“You’re not going to be ready,” half-smiled Bob Garfield over a decade ago. According to his Chaos Theory, the broadcast model was going to collapse before digital had the wherewithal to scale campaigns to any sort of size that mattered. As far as problems go, this was a good one for digital to have.
It would represent its second chance. Digital became a dirty word in the wake of the dot com collapse, in which trillions of dollars’ worth of market value simply evaporated in the early 2000s, due to the irrational exuberance of the times and the inability to build sustainable digital businesses by chasing market share at the expense of profitability.
Still, we knew digital was coming back, but we didn’t know how quickly it would need to absorb ad dollars from major advertisers who had historically invested in broadcast media, in orders of magnitude unseen in digital until that point.
And what was our answer to the scale challenge? Programmatic buying.
Programmatic was supposed to streamline our digital media buying processes, while making scalable buys easier to execute. Had it followed the path set out for it, that’s precisely what would have happened.
Year after year, Terry Kawaja showed off his LUMAScape slide at conferences – the impossibly-complex single-page representation of the programmatic display ad marketplace. Kawaja promised consolidation, as that seemed to be the direction that made sense for the industry. Far too many companies were competing for smaller slices of the programmatic pie, and it wasn’t likely that investment dollars could continue to support so many companies in such embarrassingly small niches.
Moreover, advertisers had little idea what each of these companies did, nor did they have the time or inclination to figure it out. Naturally, Kawaja argued, companies would begin to join forces to bridge the gap between buyer and seller, and make it as simple as possible, so that ad dollars could flow through the system and satisfy the demand Bob Garfield had started talking about in 2005.
Instead, the LUMAScape grew larger and more cluttered year after year. It seemed that, instead of rolling up to offer a comprehensive suite of tools to scale digital ad buying, the sector would instead spawn more companies in more specialties, and begin to eat itself.
That is, ad tech companies were able to easily take advantage of confusion in the marketplace and build offerings that were more suited to being features of a DSP or agency trading desk than they were to providing the foundations for entire companies. Instead of becoming simpler, programmatic buying became more complex.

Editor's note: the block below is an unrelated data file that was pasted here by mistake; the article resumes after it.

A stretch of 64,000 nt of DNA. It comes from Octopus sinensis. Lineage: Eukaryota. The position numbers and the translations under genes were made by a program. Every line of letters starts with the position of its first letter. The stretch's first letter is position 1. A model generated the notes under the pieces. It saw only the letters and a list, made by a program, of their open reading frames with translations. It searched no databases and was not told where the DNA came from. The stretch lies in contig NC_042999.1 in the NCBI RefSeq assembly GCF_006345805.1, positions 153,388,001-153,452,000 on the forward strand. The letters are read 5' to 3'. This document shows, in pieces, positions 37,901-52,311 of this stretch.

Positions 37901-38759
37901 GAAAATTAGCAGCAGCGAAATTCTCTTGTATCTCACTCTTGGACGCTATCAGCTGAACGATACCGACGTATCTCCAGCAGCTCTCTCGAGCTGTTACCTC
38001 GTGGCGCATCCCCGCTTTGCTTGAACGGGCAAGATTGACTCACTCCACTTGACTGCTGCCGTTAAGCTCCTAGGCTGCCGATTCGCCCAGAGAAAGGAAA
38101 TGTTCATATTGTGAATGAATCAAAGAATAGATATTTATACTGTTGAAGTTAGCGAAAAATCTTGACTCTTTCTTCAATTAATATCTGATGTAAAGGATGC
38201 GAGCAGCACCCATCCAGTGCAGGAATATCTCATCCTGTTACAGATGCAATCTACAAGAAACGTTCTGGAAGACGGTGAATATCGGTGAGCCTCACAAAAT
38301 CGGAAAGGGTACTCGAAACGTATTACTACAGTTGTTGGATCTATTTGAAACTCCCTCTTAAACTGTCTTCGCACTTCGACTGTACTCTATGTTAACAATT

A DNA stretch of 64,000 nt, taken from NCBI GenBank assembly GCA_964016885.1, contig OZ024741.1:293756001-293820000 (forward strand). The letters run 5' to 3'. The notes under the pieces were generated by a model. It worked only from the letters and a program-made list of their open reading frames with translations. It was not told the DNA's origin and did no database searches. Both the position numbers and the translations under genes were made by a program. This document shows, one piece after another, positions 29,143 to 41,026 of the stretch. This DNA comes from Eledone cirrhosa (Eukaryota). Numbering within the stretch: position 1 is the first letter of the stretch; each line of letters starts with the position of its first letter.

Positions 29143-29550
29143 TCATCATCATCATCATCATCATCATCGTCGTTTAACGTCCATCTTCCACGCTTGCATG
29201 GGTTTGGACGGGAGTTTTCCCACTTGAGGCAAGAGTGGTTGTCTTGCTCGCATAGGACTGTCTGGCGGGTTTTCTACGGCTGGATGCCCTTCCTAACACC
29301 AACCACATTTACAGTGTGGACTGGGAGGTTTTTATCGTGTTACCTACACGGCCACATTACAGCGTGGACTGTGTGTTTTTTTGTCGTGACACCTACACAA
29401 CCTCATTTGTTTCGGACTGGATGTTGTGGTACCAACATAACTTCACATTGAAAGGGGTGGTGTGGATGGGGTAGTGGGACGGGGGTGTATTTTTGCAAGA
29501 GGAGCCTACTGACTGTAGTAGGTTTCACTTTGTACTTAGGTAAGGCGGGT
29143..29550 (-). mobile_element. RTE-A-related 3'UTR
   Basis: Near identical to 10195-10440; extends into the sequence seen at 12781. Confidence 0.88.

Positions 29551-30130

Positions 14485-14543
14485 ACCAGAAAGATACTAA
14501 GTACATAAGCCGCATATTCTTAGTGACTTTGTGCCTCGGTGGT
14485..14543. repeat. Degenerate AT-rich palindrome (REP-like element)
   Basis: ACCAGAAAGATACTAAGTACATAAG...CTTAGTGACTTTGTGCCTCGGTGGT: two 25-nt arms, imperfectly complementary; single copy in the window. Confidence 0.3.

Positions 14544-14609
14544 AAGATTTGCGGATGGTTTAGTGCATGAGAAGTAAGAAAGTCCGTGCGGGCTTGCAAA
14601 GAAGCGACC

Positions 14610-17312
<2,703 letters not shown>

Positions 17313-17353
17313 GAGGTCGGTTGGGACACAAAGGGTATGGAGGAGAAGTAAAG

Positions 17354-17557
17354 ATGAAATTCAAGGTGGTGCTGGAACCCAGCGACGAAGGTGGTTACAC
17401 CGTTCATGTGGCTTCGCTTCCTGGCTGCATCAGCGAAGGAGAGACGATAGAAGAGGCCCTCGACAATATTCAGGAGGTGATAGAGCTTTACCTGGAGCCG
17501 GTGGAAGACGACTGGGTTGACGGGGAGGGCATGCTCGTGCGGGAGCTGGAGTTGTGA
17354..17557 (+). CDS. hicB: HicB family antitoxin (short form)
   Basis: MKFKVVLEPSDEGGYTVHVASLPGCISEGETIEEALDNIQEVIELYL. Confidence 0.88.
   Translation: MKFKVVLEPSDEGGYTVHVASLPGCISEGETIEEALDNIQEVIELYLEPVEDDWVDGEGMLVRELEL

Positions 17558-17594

At the same time, the digital media buying industry began to eat itself. We dealt with the glut of ad tech companies by turning our focus inward. Instead of focusing on the scale problem at hand, we turned the focus to how badly we were fulfilling on client needs. Viewability, fraud and transparency became the issues that dominated business publication headlines, industry white papers and even mainstream media stories.
I won’t stand and judge digital’s self-examination. It’s healthy to assess whether we’re fulfilling on client needs, and make necessary improvements. It just couldn’t have come at a worse time.
Advertisers looking for a solution to the collapse of the broadcast model found nothing but FUD looking to take the place of TV – Fear, Uncertainty and Doubt. Not only were media and marketing insiders making their cases against digital by continually nitpicking about the differences between non-viewable and fraudulent digital ads, but the less technically-inclined asked bigger questions about black boxes and undisclosed margins. A dark cloud settled over digital once again.
And it certainly proved that we learned nothing – precisely nothing – from the first dot com boom and bust. Whether we’re talking about the early 2000s or today, we were faced with enormous opportunity and chose to focus on ourselves instead of on the problem at hand. Had we pulled together to solve that scale problem, we might be talking about how digital saved advertising instead of how it choked.
Tom Hespos is the Founder and Chief Media Officer of Underscore Marketing, an integrated media agency focusing on health and healthy brands.